Diagnosis of hydrocele can be easily established by clinical diagnosis. Investigations are done to rule out any complications. Hydrocele diagnosis requires a simple physical test.
A complete examination of the scrotum - consisting of inspection, palpation, and Transillumination
can help to clinch the diagnosis of Hydrocele.
For transillumination a torchlight can be used in a dark room and it is pressed against the scrotum and the fluid inside the scrotum - shines and light up. A tube made up of black paper can be used to view the illumination if it is not dark.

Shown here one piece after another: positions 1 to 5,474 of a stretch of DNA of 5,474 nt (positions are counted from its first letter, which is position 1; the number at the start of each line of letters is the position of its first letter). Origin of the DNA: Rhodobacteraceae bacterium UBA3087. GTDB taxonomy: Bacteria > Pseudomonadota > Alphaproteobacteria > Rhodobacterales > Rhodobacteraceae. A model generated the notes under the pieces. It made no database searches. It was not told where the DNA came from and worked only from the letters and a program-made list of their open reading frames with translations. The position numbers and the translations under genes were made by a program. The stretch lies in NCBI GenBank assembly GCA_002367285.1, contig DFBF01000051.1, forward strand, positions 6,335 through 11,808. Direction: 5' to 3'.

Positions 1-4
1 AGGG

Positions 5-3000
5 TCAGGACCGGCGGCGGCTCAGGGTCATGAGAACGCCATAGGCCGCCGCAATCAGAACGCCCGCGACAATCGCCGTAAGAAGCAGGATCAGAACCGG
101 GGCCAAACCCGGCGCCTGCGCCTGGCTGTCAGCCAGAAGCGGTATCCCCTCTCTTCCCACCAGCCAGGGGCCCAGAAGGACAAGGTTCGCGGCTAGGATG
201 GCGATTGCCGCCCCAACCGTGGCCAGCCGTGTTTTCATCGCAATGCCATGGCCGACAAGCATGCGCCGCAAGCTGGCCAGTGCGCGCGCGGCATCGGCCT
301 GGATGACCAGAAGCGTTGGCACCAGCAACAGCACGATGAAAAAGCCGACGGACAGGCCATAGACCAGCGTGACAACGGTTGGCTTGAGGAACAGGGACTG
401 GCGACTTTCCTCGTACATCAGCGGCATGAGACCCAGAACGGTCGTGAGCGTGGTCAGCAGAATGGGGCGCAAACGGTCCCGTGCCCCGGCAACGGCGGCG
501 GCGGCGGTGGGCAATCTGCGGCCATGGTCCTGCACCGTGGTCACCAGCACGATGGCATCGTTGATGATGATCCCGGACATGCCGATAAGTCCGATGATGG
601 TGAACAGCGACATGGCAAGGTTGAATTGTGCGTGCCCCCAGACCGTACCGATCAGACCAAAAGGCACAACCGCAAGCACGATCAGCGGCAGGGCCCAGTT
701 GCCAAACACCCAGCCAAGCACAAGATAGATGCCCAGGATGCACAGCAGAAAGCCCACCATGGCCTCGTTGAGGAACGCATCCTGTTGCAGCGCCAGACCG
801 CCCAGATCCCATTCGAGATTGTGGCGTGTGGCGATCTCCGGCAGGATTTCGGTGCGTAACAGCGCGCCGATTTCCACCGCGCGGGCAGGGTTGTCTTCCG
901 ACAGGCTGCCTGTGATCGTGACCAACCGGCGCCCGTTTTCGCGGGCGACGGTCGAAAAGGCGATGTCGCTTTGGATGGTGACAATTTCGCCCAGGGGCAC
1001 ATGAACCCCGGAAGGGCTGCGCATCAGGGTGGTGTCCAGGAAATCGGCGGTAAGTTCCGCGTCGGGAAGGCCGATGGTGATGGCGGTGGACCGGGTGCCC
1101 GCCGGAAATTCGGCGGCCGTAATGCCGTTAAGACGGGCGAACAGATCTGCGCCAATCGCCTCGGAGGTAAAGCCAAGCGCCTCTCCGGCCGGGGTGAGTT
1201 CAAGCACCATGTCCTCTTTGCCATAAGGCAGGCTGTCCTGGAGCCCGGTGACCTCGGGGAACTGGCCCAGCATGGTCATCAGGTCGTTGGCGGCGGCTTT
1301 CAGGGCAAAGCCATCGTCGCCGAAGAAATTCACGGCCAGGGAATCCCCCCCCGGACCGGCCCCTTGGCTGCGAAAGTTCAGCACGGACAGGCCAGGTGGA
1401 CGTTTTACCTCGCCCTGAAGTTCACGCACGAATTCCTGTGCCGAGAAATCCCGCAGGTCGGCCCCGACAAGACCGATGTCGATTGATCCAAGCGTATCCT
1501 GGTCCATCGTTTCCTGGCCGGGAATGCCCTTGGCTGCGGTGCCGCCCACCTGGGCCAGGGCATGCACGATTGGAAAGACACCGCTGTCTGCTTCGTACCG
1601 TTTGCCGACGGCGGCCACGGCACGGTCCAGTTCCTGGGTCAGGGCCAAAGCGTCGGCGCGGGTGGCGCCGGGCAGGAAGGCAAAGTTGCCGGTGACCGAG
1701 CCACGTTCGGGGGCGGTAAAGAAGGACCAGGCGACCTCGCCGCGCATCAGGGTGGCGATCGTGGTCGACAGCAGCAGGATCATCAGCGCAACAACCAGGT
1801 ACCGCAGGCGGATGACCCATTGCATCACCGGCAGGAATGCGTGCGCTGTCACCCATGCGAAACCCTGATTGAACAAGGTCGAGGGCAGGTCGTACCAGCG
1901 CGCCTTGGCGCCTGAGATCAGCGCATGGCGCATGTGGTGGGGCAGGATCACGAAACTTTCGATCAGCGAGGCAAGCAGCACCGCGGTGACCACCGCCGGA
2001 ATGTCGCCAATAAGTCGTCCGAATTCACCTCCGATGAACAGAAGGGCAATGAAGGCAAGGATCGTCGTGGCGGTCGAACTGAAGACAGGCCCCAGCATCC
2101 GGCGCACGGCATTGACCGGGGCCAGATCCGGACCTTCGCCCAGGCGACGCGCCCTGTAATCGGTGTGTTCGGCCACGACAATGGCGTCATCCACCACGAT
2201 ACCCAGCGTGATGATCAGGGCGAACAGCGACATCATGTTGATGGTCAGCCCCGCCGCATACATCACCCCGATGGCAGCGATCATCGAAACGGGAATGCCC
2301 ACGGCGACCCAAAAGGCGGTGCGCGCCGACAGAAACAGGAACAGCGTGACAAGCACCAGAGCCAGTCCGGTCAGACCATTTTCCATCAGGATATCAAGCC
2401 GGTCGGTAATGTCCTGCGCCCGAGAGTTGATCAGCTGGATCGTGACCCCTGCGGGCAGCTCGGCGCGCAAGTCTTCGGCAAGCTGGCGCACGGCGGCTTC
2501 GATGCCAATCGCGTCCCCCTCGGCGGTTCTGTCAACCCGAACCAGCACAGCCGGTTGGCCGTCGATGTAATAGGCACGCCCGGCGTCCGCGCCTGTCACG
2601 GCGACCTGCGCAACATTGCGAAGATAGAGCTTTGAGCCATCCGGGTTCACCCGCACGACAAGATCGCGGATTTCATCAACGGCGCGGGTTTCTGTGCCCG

A smooth, cystic feeling mass completely surrounding the testicle and not involving the spermatic cord is characteristic of a hydrocele. The consistency of hydroceles can vary with position. Sometimes a hydrocele can become smaller and softer on lying down and become larger and tenser after prolonged standing.
Hydroceles are generally painless. The presence of pain, redness and edema with loss of the normal scrotal rugae is suggestive of an inflammatory lesion like epididymitis or epididymo-orchitis or filarial relapses.